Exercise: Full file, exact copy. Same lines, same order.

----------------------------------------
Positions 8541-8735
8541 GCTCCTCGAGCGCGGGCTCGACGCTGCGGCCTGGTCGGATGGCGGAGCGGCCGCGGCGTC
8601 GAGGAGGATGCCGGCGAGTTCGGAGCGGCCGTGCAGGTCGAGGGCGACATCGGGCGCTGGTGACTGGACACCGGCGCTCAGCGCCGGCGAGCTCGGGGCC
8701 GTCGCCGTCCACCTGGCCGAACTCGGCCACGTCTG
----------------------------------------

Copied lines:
Positions 8541-8735
8541 GCTCCTCGAGCGCGGGCTCGACGCTGCGGCCTGGTCGGATGGCGGAGCGGCCGCGGCGTC
8601 GAGGAGGATGCCGGCGAGTTCGGAGCGGCCGTGCAGGTCGAGGGCGACATCGGGCGCTGGTGACTGGACACCGGCGCTCAGCGCCGGCGAGCTCGGGGCC
8701 GTCGCCGTCCACCTGGCCGAACTCGGCCACGTCTG